Shakespeare's Portrayal Of Macbeth's Inner Goodness To Evoke Sympathy From The Audience

1156 words - 5 pages

By conventional standard of judgment, the character of Macbeth might be dubbed as ‘evil’ or ‘wicked’ for the execution of three murders. However, Macbeth is not solely merciless, as it might seem at first glance. Shakespeare employs devices which add a spark of humaneness to Macbeth and do not merely depict him as a ruthless murderer, thus making him susceptible to sympathy of the audience.
Shakespeare introduces Macbeth as a brave, honorable, and loyal man, instead of portraying him as a character with inherent vices. He presents a descent of an honorable man to a ‘butcher’ to the audience, which pleads for great sympathy. Macbeth is hailed as ‘noble,’ ‘valiant’ and ‘brave’ for his display of valor in the war against Norway. Fearless Macbeth ‘unseam[s]’ the traitorous Macdonwald ‘from the nave to th' chops.’ This bloody visualization of Macbeth splitting Macdonwald from the belly to the jawbone reinforces his bravery and loyalty to the king and Scotland. Macbeth’s great military feat grants him honorable titles and displays him as a loyal subject. Thus, the initial impression of Macbeth is highly admirable to the audience. If Shakespeare had depicted Macbeth as a character with innate evil characteristics, the audience would feel no pity for him, through course of the play, as it would be expected for such man to commit such deeds. However, it is the transition of an honorable man to a wicked one that begs for sympathy.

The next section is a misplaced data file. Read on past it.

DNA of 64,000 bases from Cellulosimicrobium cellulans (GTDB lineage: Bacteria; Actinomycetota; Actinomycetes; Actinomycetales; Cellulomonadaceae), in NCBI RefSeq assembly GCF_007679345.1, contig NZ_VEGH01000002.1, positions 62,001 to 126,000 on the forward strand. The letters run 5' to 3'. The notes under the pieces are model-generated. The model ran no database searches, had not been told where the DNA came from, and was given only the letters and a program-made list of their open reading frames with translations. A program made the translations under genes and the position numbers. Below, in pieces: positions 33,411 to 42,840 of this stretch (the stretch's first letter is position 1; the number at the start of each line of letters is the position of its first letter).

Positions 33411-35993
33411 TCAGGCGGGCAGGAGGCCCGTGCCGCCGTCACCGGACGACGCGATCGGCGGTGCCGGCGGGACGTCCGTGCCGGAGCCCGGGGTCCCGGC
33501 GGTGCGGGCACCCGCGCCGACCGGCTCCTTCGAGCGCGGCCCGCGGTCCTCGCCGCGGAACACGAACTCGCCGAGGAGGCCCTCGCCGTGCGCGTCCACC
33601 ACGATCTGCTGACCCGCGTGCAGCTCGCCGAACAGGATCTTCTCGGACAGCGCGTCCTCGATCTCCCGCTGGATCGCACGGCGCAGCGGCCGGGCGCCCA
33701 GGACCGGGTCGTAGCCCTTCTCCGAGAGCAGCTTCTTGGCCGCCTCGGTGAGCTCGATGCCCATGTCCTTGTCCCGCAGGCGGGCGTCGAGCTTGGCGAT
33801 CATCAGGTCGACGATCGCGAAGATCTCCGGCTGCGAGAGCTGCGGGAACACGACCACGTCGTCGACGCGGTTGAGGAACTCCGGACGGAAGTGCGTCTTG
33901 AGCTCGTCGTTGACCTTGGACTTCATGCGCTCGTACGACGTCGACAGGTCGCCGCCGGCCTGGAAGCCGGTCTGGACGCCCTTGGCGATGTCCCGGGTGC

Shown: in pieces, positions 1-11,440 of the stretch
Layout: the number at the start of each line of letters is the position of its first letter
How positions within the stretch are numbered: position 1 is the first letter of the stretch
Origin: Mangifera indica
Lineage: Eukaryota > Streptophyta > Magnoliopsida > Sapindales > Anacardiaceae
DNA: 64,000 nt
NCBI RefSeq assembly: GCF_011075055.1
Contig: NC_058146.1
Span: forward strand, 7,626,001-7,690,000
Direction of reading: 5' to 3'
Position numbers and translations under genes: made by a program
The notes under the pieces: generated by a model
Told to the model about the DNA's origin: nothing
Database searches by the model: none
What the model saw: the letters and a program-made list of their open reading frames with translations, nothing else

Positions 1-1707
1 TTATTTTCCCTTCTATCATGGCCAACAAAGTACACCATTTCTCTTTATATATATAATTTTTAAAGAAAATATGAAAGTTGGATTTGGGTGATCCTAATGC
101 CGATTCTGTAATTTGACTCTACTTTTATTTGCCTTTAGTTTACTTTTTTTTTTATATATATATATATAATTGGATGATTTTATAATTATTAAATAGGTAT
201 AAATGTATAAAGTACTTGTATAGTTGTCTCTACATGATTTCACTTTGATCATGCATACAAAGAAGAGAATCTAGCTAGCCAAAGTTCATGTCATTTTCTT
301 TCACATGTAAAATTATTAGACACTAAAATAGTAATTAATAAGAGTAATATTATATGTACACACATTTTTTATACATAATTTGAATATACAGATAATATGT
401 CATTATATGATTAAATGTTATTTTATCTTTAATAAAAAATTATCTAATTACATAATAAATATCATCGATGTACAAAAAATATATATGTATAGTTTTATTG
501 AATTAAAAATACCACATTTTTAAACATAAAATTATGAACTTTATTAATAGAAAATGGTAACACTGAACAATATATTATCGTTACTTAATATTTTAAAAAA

Shakespeare evokes sympathy by dissimulating and distancing away Macbeth from the murders. Macbeth never uses the term ‘king’ to describe his coveted position or the deed he must perform to reach that stature. Instead, he indirectly refers to it, by the use of phrases such as ’swelling act of imperial theme,’ and ‘surcease.’ The fact that Shakespeare chooses to express Macbeth’s plans in euphemisms, displays Macbeth’s hesitancy and perhaps even a desire not to commit a murder. These euphemisms mitigate the nature of the impending deed and provide Macbeth with temporary peace of mind. They mask Macbeth’s plan to murder the king, which is somewhat consoling for him, if only at surface level. This calls for sympathy, since Macbeth is not entirely committed to execution of his plans and desperately attempts to cover them. In addition, Macbeth minimizes his talk about murders, he plans to commit. He acts instinctively. Macbeth admits that his ‘purpose cools’ as words give ‘a cold breath’ to the ‘heat of deeds.’ The more Macbeth reflects over the nature of the murders, more is he overcome with longing to discontinue the deed, at hand. Spoken words transform a mind’s thought to a reality, which Macbeth greatly fears. Even at the lowest point of the play when Macbeth orders the execution of Macduff’s family, Shakespeare uses this technique to remind the audience of Macbeth’s conscience. Macbeth screams, ‘no more sights’ and declares ‘no boasting like a fool, I will do [the deed] before this purpose cool’ (4.1.306). Words bring out...

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